As we get into spring, there are two problems on Crape Myrtle that you may have to deal with.
First, check for an insect infestation called Crape Myrtle bark scale. If you have Crape Myrtle with a black, sooty substance on the stems, or some white specks or cottony masses, then you have a scale problem and should deal with it right away. Most Crape Myrtles may be too large to spray, so applying a systemic insecticide in March or early April can be effective. If your Crape Myrtle is short enough, you can spray an insecticide in April and may control the young scale crawlers before they damage the plant.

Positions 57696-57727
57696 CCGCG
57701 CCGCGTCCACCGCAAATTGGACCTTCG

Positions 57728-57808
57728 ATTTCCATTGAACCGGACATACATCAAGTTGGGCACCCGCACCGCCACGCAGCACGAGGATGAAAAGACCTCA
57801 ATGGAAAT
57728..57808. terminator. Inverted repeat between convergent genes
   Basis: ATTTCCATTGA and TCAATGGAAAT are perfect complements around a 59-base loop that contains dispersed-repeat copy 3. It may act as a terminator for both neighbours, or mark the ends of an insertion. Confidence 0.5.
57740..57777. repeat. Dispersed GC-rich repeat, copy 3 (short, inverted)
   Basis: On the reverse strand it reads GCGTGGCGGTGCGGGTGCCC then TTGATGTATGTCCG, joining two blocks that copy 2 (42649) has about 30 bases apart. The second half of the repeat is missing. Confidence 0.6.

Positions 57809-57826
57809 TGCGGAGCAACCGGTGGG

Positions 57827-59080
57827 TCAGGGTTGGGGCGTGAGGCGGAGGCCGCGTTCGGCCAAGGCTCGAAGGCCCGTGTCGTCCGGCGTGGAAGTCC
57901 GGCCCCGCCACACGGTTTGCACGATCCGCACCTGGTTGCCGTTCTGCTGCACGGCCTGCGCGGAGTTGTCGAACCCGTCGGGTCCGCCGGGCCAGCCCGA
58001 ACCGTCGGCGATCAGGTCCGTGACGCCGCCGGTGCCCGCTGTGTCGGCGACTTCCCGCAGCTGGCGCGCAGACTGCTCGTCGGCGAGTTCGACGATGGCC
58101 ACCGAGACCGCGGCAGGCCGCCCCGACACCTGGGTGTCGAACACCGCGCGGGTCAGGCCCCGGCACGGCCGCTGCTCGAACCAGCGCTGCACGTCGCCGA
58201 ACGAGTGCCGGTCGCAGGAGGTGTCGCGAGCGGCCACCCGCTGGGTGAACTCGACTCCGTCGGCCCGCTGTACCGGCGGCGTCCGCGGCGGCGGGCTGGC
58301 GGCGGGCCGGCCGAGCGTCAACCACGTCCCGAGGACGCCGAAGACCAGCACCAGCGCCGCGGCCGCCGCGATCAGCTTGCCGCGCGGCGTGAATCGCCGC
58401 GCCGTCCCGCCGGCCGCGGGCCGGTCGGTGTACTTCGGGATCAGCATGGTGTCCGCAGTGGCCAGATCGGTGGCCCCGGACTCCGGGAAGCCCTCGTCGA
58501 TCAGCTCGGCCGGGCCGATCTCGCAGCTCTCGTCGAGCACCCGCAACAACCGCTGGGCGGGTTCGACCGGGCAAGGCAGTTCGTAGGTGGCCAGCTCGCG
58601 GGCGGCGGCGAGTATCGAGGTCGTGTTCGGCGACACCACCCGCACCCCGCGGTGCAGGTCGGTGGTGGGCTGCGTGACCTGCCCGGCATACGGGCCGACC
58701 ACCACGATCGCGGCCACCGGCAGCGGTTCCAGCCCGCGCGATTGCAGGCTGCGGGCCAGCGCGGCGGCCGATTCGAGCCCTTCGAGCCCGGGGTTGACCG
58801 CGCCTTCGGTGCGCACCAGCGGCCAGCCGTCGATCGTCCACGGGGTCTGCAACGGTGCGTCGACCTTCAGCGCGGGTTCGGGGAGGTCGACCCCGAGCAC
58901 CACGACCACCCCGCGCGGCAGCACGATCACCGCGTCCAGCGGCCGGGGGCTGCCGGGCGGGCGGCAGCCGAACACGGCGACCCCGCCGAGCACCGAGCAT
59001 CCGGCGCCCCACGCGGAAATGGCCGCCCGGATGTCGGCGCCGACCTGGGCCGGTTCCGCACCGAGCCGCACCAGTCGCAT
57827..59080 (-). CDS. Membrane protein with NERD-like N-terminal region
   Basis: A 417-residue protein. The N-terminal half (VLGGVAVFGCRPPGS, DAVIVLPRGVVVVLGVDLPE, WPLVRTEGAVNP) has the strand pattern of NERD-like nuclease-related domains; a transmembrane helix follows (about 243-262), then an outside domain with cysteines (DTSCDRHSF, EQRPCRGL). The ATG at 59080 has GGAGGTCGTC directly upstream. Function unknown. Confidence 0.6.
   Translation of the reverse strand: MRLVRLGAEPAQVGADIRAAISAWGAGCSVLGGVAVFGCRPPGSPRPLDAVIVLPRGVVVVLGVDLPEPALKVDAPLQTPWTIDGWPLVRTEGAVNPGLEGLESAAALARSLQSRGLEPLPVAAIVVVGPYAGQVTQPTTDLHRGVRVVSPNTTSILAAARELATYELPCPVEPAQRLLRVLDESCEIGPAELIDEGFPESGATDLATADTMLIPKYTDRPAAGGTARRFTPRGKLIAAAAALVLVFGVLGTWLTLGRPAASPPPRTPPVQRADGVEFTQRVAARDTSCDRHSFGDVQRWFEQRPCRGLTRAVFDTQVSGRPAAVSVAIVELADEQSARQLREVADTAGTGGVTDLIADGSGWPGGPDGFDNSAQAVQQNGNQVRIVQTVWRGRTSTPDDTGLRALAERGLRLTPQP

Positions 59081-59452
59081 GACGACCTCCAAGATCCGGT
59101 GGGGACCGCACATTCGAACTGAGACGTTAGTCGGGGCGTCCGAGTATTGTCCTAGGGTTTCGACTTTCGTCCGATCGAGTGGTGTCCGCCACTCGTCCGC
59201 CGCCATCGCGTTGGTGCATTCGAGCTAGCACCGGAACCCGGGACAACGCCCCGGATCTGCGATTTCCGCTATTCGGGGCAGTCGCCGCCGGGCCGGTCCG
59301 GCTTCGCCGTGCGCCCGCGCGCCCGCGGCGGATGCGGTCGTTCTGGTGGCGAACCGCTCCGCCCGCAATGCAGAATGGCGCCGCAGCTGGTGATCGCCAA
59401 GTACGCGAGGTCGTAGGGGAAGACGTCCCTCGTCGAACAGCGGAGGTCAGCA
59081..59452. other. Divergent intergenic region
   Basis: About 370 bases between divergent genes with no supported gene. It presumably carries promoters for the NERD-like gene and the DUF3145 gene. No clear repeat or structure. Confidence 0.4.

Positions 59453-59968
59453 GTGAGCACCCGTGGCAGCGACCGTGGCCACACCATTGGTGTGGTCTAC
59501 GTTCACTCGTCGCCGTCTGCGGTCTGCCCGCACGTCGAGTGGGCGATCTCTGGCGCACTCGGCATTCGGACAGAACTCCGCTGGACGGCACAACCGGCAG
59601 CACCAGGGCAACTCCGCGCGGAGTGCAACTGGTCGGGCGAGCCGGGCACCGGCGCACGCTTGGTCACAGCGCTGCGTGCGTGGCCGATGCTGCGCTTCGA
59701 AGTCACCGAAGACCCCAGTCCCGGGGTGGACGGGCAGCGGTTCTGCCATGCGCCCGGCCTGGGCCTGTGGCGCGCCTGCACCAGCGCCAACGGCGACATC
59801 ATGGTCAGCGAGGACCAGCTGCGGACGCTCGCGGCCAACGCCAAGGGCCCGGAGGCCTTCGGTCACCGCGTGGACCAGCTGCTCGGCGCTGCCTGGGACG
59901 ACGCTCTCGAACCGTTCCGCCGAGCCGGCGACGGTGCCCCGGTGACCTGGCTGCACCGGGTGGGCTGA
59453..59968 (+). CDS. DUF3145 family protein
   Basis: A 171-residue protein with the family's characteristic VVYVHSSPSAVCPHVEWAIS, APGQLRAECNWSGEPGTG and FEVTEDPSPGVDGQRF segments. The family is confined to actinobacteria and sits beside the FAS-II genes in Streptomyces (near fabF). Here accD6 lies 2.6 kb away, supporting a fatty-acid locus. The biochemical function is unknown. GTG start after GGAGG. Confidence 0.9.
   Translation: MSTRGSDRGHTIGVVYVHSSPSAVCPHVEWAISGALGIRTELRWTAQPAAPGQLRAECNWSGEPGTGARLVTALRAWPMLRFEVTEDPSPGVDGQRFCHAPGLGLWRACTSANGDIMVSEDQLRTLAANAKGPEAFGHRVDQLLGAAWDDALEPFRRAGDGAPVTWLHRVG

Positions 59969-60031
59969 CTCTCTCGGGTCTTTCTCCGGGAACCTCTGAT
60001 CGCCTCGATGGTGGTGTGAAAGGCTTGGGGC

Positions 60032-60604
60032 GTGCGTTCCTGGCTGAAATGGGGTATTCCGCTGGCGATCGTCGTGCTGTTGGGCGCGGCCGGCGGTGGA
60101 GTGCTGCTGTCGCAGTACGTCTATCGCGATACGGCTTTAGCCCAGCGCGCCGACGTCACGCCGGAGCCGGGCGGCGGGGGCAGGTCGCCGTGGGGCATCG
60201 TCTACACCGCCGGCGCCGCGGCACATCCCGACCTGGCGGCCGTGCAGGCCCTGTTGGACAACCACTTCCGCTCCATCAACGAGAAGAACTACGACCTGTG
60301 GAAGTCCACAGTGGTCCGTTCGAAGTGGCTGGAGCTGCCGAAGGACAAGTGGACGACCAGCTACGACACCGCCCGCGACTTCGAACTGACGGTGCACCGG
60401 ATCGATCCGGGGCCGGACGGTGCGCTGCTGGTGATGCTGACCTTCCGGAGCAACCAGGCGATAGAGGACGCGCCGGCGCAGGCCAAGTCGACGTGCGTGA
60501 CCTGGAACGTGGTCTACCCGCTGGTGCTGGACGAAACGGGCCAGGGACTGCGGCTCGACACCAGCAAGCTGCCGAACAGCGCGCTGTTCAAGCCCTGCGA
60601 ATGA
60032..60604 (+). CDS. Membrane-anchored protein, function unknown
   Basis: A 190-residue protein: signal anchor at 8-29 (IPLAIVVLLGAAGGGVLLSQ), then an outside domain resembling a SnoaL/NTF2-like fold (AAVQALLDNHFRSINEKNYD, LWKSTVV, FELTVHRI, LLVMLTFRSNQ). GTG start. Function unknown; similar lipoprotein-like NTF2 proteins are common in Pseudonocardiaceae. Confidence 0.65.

The second problem is the question of whether to prune or not to prune. Many people chop the tops of the Crape Myrtle branches every year. This is known as “Crape Murder” and should be avoided when possible. Instead, try to have the Crape Myrtle grow its natural size while only thinning out the lower branches and any dead growth. Either way you go, the good news is if you do need to “crape murder” your plant, it will still grow back and bloom its lovely flowers in the summer.
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